lecture14 - Economics 202A Lecture Outline, October...

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Economics 202A Lecture Outline, October 30-November 1, 2007 (version 2.0) Maurice Obstfeld Optimal Consumption in a Frictionless World: Complete Markets To understand consumption under uncertainty, we start with the benchmark case of complete markets. Complete asset markets e/ectively allow consumers to buy insurance against any contingency (or to sell insurance). This is possi- ble because there exist assets with returns di/erentiated across every state of nature, and, subject to an overall budget constraint, individuals can purchase any (positive or negative) amount of such assets. derivative products in recent years is as an evolution of real-world markets toward the ideal of completeness. Why, then, consider this case? Because the availability of this benchmark handle on more complex problems. For example, Newton±s law F = ma is counterintuitive until one learns to abstract from the force exerted by friction. Assumptions. Let±s start with a pure endowment model (no investment or production). There are two periods. On date 1, individual i ±s endowment is y i . From the perspective of date 1, however, the date 2 endowment is a random variable. There are also only two possible states of nature on date 2. In state 1 the endowment is y i (1) , in state 2 it is y 1 (2) : Let c i denote the individual±s date 1 consumption, c i (1) and c i (2) the indi- vidual±s contingency plans for consumption on date 2. The plans are contingent on the state that actually occurs on date 2. The probability that state s occurs is ( s ) , where, summing over all states s , s ( s ) = 1 : A key hypothesis is that the individual chooses the consumption plan that maximizes average lifetime utility, U i = (1) u ( c i ) + ±u ± c i (1) ²³ + (2) u ( c i ) + ±u ± c i (2) ²³ = u ( c i ) + ± (1) u ± c i (1) ² + (2) u ± c i (2) ²³ = u ( c i ) + ± E u ± c i ( s ) ² ; where c ( s ) denotes consumption in state s . This is the von Neumann-Morgenstern expected utility criterion and, being linear in probabilities, it is somewhat spe- cial. One of its consequences (as we shall see) is that it forces the intertemporal substitution elasticity to equal the (inverse) coe¢ cient of absolute risk aversion for isoelastic utility. We shall de²ne the risk aversion coe¢ cient later. A basic Arrow-Debreu security for state s pays its owner 1 unit of output on date 2 if state s occurs and nothing otherwise. (In contrast, a riskless bond pays its owner the same amount of output in every state.) Let r be the rate of interest on a bond. We de²ne r by the de²nition that 1 = (1 + r ) is the price (all prices are in terms of date 1 consumption) of a bond 1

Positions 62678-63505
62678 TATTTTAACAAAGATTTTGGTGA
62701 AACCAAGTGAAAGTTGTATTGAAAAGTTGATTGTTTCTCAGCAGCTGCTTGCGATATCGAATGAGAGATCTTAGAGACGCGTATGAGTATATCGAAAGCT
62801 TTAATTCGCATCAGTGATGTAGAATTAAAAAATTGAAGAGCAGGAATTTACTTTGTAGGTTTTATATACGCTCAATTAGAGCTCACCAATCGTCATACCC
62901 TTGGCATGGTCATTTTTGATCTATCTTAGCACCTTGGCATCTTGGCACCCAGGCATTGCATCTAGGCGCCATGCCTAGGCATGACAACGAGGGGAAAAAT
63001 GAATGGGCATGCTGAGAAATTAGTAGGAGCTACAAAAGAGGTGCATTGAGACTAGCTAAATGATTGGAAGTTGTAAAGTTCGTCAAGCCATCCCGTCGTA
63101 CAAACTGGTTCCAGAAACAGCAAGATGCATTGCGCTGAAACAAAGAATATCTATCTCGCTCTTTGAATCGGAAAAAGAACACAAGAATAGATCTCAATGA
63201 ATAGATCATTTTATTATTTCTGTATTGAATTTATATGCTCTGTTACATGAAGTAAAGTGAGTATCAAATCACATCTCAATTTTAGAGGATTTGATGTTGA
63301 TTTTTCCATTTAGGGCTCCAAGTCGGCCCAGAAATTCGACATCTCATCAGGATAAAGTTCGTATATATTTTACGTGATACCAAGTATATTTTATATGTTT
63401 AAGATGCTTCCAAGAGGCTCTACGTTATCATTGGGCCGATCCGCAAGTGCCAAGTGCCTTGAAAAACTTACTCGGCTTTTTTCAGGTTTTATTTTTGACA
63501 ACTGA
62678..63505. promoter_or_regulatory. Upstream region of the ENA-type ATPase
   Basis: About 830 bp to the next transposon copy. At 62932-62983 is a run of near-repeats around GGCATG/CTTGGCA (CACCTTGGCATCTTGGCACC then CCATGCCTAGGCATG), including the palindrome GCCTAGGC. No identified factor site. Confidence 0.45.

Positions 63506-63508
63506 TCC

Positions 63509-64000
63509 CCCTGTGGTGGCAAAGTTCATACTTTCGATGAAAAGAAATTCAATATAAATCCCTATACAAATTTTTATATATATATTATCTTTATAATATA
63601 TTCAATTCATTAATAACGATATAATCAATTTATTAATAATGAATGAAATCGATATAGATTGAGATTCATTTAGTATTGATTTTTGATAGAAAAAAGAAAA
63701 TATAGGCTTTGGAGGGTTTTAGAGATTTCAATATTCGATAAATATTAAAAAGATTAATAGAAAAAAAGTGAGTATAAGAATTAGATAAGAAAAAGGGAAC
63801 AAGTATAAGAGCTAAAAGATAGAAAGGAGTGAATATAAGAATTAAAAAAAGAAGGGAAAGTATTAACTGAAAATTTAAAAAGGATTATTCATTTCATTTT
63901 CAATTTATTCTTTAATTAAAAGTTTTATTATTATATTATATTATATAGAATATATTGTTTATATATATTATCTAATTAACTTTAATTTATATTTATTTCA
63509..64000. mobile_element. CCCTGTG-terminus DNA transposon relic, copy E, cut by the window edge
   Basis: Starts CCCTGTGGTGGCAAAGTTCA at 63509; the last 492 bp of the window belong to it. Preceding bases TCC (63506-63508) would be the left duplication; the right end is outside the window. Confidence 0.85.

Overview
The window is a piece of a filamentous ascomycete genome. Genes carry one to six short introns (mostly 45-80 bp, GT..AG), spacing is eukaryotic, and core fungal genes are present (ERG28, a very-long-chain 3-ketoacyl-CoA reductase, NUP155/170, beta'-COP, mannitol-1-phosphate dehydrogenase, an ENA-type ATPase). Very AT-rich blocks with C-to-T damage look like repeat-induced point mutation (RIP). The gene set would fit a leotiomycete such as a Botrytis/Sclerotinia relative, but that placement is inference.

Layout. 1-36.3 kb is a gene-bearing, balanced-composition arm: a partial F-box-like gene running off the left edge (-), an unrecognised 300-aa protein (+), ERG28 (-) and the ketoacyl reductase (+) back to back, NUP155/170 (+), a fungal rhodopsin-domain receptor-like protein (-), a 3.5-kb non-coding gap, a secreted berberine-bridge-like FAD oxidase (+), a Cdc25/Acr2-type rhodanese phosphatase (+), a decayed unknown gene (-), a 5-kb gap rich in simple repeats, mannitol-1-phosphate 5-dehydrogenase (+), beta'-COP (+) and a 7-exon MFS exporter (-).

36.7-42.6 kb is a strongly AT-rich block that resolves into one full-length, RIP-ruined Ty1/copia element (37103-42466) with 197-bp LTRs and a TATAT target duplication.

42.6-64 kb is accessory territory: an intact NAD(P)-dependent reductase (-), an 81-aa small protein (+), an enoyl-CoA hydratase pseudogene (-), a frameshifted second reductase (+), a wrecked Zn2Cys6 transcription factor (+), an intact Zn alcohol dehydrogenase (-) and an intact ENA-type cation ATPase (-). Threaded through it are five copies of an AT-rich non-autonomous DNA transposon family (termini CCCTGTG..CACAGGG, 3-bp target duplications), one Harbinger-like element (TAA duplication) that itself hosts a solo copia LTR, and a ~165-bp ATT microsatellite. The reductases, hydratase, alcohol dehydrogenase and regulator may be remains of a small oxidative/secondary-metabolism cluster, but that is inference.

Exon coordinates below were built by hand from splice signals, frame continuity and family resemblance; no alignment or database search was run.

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paying its owner 1 unit of output on date 2 regardless of the state of nature.
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This note was uploaded on 08/01/2008 for the course ECON 202A taught by Professor Akerlof during the Fall '07 term at University of California, Berkeley.

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lecture14 - Economics 202A Lecture Outline, October...

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